At £34 the price is pretty good – it's right there with lights of a similar output, and beats many for sheer quality.
The 350-lumen Knog Plugger Front Light offers yet more power and is only a bit more at £36.99, for instance, and its run-times are good, but it has some meaningful flaws with the clamp, beam and modes.
Lezyne's own Strip Drive Front is another option at £37 because, although it's heavier, the long, thin shape (and useful stand-off from the bar) may suit your cockpit better. It's also brighter at 400 lumens.
Alternatively, the £30 Vel 300 Lumen Front Light is small, very easy to fit (because it sits on top of the bar), and has a very intuitive charge indicator. It's a bit slow to recharge, though.
The Zecto is rugged, bright and very reliable, and its big round face is very visible. If it fits between your cables, mounts and hands, it's an excellent option that promises years of service.
Big, bright and rugged with very useful burn-times, but a potentially awkward fit with drop bars
If you're thinking of buying this product using a cashback deal why not use the road.cc Top Cashback page and get some top cashback while helping to support your favourite independent cycling website
road.cc test report
Make and model: Lezyne Zecto Drive 250
Size tested: 250 lumens
Tell us what the light is for, and who it's aimed at. What do the manufacturers say about it? How does that compare to your own feelings about it?
Lezyne says: "Low profile, high visibility light with three ultra bright LEDs. Up to 250 lumens and seven output options. Lightweight and durable composite matrix body with machine aluminum faceplate. Intelligent Power Indicator displays battery life and provides side visibility."
Tell us some more about the technical aspects of the light?
15 hours 30 minutes
(in Flash mode)
Easy to physically attach and choose modes, but placement on drop bars can be tricky and the charge indicator lights are overcomplicated.
Bright with good burn times and a simple, very durable build.
The price is pretty good against the competition, while the quality means it will last years.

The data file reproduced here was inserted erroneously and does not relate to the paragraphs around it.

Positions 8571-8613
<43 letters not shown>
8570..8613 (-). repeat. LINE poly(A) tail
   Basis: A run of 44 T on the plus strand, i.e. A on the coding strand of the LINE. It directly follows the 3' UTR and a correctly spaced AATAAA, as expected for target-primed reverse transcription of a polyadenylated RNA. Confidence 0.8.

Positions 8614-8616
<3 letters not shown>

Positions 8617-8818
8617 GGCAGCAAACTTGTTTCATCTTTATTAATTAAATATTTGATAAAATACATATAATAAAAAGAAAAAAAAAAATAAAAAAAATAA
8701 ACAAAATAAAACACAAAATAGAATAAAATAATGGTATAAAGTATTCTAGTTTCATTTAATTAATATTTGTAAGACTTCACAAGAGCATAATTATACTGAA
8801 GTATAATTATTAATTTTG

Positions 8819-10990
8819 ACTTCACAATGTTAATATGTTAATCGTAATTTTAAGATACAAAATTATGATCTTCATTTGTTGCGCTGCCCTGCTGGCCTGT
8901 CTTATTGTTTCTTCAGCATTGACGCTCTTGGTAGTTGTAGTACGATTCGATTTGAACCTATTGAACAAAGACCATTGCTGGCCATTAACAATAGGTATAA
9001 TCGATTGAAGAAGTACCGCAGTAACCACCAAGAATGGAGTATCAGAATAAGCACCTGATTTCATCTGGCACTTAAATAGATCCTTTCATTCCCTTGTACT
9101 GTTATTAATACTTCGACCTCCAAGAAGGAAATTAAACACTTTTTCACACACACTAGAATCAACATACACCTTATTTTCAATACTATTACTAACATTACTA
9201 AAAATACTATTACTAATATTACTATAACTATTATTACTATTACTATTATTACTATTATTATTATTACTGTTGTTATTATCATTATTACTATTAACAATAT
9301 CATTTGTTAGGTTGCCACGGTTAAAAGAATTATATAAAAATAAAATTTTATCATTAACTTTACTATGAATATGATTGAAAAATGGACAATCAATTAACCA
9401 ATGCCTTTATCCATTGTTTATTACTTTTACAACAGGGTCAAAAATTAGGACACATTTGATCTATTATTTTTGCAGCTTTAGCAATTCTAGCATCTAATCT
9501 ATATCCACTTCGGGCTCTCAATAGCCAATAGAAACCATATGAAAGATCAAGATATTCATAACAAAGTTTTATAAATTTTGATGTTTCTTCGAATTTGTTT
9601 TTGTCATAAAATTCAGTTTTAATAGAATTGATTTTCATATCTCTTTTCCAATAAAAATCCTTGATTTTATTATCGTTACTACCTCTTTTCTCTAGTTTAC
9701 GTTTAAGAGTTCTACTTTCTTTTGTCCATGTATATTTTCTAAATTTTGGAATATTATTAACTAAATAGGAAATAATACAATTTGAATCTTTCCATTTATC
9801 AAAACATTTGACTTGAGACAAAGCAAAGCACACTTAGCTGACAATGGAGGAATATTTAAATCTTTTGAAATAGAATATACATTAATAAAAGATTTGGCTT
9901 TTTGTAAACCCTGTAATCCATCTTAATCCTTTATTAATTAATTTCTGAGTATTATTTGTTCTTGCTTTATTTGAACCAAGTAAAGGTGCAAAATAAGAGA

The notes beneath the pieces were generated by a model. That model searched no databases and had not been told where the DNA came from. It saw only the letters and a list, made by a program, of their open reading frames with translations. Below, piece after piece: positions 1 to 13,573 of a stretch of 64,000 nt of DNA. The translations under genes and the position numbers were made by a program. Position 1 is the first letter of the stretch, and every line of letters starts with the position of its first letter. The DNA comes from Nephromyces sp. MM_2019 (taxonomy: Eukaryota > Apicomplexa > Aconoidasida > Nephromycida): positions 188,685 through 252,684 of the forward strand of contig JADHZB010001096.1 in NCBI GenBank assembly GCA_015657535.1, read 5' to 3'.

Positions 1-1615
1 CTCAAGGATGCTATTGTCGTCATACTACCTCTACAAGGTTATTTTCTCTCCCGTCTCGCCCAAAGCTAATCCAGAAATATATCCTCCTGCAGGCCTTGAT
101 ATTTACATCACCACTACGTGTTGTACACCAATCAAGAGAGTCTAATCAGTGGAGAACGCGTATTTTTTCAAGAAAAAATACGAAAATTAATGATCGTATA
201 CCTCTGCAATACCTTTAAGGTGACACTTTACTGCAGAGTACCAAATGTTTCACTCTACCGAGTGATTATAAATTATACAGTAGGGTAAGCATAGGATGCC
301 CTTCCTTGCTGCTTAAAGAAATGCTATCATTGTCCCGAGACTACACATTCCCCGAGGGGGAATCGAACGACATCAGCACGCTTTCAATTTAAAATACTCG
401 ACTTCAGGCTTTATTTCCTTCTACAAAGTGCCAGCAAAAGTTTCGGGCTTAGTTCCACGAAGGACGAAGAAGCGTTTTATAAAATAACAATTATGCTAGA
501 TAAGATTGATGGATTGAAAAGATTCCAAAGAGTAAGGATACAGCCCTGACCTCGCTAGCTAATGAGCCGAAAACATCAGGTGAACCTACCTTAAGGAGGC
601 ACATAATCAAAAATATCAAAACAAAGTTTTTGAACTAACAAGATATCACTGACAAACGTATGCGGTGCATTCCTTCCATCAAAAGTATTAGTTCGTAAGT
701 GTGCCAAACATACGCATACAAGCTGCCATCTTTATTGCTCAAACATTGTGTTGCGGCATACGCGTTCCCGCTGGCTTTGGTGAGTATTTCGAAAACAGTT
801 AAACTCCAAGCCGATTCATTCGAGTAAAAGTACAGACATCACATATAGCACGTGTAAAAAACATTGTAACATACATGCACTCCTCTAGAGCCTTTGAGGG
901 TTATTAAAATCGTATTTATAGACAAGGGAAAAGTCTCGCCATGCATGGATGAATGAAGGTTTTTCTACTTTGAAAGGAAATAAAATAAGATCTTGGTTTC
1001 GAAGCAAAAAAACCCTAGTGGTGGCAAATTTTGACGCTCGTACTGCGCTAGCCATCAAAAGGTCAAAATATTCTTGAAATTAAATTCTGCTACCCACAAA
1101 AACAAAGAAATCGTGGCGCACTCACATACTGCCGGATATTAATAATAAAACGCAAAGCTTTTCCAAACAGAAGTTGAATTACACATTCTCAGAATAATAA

Tell us how the light performed overall when used for its designed purpose
On the one hand it's big, bright, extremely well made and runs for usefully long times. On the other it can clash awkwardly with cables/computer mounts/hands and the charge indicator is needlessly complicated. If it fits okay, though, it's great at getting you seen.
Tell us what you particularly liked about the light
Excellent build, big lens, good battery life, bright.
Tell us what you particularly disliked about the light
An awkward fit on road bars or with other accessories, and the complicated battery level indicator.
How does the price compare to that of similar products in the market, including ones recently tested on road.cc?
At £34 the price is good – it's right there with lights of a similar output, and beats many for sheer quality.
Did you enjoy using the light? Yes
Would you consider buying the light? Yes (I did, years ago...).
Would you recommend the light to a friend? Yes
Use this box to explain your overall score
This is big, bright and lasts for ages, both in terms of battery run-times and years of service. It's quick and easy to attach securely, too. The over-designed battery indicator is a niggle but still usable – the reason this gets a lower score than the near-identical rear version is that the shape just doesn't suit handlebars nearly as well as seatposts.
About the tester
I usually ride: Vitus Zenium SL VR Disc My best bike is:
I've been riding for: 10-20 years I ride: A few times a week I would class myself as: Experienced
I regularly do the following types of riding: general fitness riding, mtb,